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Tunisia Seeks Its Way On A Winding, Bumpy Path

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In Kairouan, Tunisia, Muslims visit the Great Mosque, one of the oldest and best-known mosques in North Africa. Tunisia has made more political progress than other Arab Spring countries, but it has suffered two major terror attacks in recent months.

Editor's Note: An attacker opened fire on a beach in Tunisia and killed 38 people on June 26. NPR's Alice Fordham went to cover the story. She used to live in Tunisia and reflects on how the country's changed in recent years.

Two years ago, I first went to the town of Kairouan, one of the holiest sites in Islam. Tear gas drifted around the beautiful old stones of the Great Mosque and nervous police sheltered in small patches of shade. They were there preventing a rally by an Islamic extremist group who wanted to wave black flags and chant intolerant slogans.

I spoke with the slight, white-haired imam, or prayer leader, who said it was better the rally be stopped because the group gave Islam a bad name.

Since its famous revolution in 2011 that kicked off the wave of uprisings known as the Arab Spring, Tunisia has struggled with a jihadi problem. While much of the country is moderate, there's a hardline, violent minority.

The old regime's solution? Simply throw thousands of Islamists in jail.

When that regime fell, many of them were released. The more moderate political ones stood in elections. But extremists preached radical messages. Since, there's been an uptick in violence: from sabotaging art shows to an attack on the U.S. Embassy in the capital Tunis.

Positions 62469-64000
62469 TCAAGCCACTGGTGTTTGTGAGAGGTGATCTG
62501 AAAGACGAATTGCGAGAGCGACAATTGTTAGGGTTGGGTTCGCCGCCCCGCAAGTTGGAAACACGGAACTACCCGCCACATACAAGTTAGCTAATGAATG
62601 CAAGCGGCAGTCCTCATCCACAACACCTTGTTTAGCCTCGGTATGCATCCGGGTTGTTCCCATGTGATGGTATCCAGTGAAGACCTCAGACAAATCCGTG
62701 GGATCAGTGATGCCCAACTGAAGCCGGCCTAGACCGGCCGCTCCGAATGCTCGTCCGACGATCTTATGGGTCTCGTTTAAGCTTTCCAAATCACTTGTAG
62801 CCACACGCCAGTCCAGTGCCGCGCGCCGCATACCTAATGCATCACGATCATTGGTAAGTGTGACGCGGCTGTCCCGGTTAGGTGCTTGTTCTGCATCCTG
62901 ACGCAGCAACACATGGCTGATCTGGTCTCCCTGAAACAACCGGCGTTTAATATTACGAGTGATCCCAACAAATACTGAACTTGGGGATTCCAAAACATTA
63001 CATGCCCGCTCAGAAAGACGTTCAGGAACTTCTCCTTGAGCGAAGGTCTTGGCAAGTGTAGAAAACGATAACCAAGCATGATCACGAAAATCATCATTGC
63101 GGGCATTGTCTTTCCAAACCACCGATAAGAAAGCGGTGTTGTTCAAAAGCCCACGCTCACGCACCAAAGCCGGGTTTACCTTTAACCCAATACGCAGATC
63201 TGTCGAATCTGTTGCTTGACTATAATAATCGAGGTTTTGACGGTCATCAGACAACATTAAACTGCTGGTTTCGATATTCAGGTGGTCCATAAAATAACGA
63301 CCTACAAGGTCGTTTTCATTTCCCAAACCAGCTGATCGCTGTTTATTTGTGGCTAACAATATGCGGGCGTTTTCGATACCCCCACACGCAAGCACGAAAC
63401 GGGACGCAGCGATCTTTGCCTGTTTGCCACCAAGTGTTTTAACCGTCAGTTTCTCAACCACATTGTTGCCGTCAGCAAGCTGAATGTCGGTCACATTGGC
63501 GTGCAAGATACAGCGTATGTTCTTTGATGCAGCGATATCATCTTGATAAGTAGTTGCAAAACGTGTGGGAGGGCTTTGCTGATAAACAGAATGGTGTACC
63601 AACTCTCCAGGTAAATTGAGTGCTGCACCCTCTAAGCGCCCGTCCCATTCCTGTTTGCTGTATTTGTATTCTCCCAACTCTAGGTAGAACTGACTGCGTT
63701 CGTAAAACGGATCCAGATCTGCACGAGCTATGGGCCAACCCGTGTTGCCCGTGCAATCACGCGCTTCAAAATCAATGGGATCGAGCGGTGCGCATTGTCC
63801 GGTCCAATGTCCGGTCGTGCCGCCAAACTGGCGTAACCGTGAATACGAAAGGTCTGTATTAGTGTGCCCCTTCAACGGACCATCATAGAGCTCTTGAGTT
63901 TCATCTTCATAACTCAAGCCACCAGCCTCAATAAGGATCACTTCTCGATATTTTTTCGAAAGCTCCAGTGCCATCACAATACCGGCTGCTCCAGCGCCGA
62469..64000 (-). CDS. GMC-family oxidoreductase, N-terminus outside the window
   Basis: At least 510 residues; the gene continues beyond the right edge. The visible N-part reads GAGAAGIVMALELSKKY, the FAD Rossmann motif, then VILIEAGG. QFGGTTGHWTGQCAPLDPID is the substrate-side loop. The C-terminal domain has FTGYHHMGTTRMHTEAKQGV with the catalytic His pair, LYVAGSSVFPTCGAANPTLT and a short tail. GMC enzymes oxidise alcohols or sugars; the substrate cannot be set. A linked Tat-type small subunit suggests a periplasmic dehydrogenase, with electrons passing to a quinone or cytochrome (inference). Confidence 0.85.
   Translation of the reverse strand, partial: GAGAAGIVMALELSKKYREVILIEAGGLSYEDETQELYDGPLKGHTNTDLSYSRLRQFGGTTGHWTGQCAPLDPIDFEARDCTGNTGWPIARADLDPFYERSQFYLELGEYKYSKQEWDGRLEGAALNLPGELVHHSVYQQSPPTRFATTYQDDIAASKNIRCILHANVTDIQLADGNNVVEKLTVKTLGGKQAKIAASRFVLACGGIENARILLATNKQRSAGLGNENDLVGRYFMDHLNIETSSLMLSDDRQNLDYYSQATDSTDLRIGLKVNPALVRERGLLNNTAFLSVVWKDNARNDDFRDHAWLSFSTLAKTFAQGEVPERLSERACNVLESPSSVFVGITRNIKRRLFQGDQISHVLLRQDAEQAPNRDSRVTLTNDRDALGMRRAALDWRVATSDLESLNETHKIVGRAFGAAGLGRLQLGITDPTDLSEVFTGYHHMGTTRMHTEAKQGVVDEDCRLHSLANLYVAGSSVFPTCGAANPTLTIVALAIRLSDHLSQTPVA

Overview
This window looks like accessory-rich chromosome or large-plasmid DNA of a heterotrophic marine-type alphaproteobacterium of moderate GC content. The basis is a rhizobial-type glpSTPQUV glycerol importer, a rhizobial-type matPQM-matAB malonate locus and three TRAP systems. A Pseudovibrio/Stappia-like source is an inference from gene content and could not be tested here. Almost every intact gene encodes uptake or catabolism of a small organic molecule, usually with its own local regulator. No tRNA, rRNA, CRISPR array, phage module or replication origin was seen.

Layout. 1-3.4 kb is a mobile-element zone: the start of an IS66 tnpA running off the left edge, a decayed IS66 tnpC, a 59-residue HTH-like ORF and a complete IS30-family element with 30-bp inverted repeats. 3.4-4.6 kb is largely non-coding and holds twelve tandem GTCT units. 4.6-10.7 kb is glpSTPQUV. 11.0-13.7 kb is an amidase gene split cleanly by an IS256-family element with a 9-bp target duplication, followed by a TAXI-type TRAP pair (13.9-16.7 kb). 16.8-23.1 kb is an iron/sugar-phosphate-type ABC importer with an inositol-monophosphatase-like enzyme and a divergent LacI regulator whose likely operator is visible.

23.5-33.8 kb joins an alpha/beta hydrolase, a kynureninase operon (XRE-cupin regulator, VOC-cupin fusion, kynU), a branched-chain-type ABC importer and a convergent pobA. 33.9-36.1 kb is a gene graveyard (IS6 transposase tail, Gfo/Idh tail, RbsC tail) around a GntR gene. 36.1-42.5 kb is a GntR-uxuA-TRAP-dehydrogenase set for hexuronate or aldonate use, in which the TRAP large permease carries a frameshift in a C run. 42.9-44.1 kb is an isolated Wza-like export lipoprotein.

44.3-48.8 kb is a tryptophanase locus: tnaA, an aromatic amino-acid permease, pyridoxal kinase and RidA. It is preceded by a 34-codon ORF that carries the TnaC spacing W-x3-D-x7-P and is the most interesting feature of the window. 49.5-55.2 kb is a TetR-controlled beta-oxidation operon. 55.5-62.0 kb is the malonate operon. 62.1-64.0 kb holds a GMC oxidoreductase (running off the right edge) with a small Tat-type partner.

My trip to Kairouan in 2013 was around the time the government was beginning to toughen up. Sulky young men with scraggly beards complained their rights were being violated.

Since, Tunisia has steered a wobbly path between being too authoritarian and too lax. Now, after dozens of tourists were mowed down in two attacks, many are calling for a tougher stance.

When I went back to Kairouan last week it was dusk. The sky was streaked purple and pink, birds were singing frantically and the boom of a cannon marked the end of the day's Ramadan fast. In a little restaurant, people dug into spicy fish soup, dates and yoghurt drinks.

The restaurant owner was afraid for his livelihood. Kairouan depends on tourists and attacks scare people off. The government needs to crack down hard on extremism, he said. His employees nodded.

But then I went to the Great Mosque, where there was a festive atmosphere as cheery men with big beards and veiled women showed up for evening prayers. It's people like this, pious but not violent, who fear they'll be targeted in any crackdown. And this time when I spoke to the imam, he was angry at the idea that mosques might be closed or Islamist political parties curtailed.

But the measures will probably go ahead anyway, and be popular. People are scared. Tunisia is right next to Libya, whose violent chaos is spilling over. These are not easy times to test out freedom.

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